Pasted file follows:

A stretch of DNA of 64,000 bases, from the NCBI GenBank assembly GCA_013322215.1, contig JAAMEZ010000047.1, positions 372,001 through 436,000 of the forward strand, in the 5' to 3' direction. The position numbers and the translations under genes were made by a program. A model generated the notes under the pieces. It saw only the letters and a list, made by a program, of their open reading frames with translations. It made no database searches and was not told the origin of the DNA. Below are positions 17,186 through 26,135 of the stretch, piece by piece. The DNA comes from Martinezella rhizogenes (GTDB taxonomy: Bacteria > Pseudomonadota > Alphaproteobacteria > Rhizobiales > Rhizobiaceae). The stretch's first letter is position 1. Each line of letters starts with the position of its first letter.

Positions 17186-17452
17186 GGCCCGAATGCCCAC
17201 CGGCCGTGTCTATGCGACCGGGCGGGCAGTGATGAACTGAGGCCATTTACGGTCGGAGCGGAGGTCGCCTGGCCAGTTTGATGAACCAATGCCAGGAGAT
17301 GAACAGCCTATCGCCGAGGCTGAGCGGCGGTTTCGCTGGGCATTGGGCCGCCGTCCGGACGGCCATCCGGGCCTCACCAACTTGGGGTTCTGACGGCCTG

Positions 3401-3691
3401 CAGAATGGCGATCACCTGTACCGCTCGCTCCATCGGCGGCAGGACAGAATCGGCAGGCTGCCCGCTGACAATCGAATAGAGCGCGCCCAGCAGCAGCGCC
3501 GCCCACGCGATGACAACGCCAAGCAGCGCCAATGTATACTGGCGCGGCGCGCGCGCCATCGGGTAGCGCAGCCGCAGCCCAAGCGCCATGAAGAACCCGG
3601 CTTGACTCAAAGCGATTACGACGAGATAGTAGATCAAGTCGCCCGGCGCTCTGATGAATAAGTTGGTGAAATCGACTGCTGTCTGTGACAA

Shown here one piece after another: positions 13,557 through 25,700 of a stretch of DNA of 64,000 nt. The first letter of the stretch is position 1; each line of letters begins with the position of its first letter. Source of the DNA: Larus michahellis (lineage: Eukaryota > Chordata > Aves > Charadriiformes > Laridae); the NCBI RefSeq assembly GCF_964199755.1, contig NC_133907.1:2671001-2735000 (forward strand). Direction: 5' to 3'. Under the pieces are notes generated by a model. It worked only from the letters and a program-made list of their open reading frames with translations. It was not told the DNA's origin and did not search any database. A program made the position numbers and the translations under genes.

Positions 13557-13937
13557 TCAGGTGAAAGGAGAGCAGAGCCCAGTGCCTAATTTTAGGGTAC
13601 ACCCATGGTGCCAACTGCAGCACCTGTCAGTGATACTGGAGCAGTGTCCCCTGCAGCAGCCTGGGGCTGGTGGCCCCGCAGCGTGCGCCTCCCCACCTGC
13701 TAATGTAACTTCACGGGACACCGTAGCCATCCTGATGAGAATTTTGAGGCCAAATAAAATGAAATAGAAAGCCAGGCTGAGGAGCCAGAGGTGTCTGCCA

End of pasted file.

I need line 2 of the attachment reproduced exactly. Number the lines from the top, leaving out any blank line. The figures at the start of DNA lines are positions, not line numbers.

Positions 17186-17452